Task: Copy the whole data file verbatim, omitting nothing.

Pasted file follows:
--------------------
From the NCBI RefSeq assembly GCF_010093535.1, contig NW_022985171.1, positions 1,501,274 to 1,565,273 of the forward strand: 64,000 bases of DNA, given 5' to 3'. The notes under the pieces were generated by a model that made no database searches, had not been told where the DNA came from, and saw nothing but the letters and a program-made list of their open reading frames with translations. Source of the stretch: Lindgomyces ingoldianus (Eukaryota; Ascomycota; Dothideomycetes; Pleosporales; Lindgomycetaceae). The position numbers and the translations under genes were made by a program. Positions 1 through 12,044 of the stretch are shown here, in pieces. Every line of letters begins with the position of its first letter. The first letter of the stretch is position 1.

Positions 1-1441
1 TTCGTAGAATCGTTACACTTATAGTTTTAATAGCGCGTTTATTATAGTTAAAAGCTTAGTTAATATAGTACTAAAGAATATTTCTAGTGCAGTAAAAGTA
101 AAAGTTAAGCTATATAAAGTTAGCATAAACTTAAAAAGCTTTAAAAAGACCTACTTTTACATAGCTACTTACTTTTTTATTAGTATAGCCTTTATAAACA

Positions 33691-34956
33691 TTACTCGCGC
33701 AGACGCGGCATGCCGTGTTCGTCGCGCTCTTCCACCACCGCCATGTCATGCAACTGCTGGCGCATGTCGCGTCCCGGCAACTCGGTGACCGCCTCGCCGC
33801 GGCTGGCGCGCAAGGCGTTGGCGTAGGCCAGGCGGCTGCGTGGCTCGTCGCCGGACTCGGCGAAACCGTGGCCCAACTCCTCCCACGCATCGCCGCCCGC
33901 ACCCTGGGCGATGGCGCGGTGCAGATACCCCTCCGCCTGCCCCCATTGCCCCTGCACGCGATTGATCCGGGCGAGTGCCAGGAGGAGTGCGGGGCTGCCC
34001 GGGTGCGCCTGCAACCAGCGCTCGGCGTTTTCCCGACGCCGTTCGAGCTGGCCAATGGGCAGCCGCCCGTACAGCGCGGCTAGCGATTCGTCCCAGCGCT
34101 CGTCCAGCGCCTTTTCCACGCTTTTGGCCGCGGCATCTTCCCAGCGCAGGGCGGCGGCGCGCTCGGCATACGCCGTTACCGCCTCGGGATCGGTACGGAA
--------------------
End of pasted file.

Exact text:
From the NCBI RefSeq assembly GCF_010093535.1, contig NW_022985171.1, positions 1,501,274 to 1,565,273 of the forward strand: 64,000 bases of DNA, given 5' to 3'. The notes under the pieces were generated by a model that made no database searches, had not been told where the DNA came from, and saw nothing but the letters and a program-made list of their open reading frames with translations. Source of the stretch: Lindgomyces ingoldianus (Eukaryota; Ascomycota; Dothideomycetes; Pleosporales; Lindgomycetaceae). The position numbers and the translations under genes were made by a program. Positions 1 through 12,044 of the stretch are shown here, in pieces. Every line of letters begins with the position of its first letter. The first letter of the stretch is position 1.

Positions 1-1441
1 TTCGTAGAATCGTTACACTTATAGTTTTAATAGCGCGTTTATTATAGTTAAAAGCTTAGTTAATATAGTACTAAAGAATATTTCTAGTGCAGTAAAAGTA
101 AAAGTTAAGCTATATAAAGTTAGCATAAACTTAAAAAGCTTTAAAAAGACCTACTTTTACATAGCTACTTACTTTTTTATTAGTATAGCCTTTATAAACA

Positions 33691-34956
33691 TTACTCGCGC
33701 AGACGCGGCATGCCGTGTTCGTCGCGCTCTTCCACCACCGCCATGTCATGCAACTGCTGGCGCATGTCGCGTCCCGGCAACTCGGTGACCGCCTCGCCGC
33801 GGCTGGCGCGCAAGGCGTTGGCGTAGGCCAGGCGGCTGCGTGGCTCGTCGCCGGACTCGGCGAAACCGTGGCCCAACTCCTCCCACGCATCGCCGCCCGC
33901 ACCCTGGGCGATGGCGCGGTGCAGATACCCCTCCGCCTGCCCCCATTGCCCCTGCACGCGATTGATCCGGGCGAGTGCCAGGAGGAGTGCGGGGCTGCCC
34001 GGGTGCGCCTGCAACCAGCGCTCGGCGTTTTCCCGACGCCGTTCGAGCTGGCCAATGGGCAGCCGCCCGTACAGCGCGGCTAGCGATTCGTCCCAGCGCT
34101 CGTCCAGCGCCTTTTCCACGCTTTTGGCCGCGGCATCTTCCCAGCGCAGGGCGGCGGCGCGCTCGGCATACGCCGTTACCGCCTCGGGATCGGTACGGAA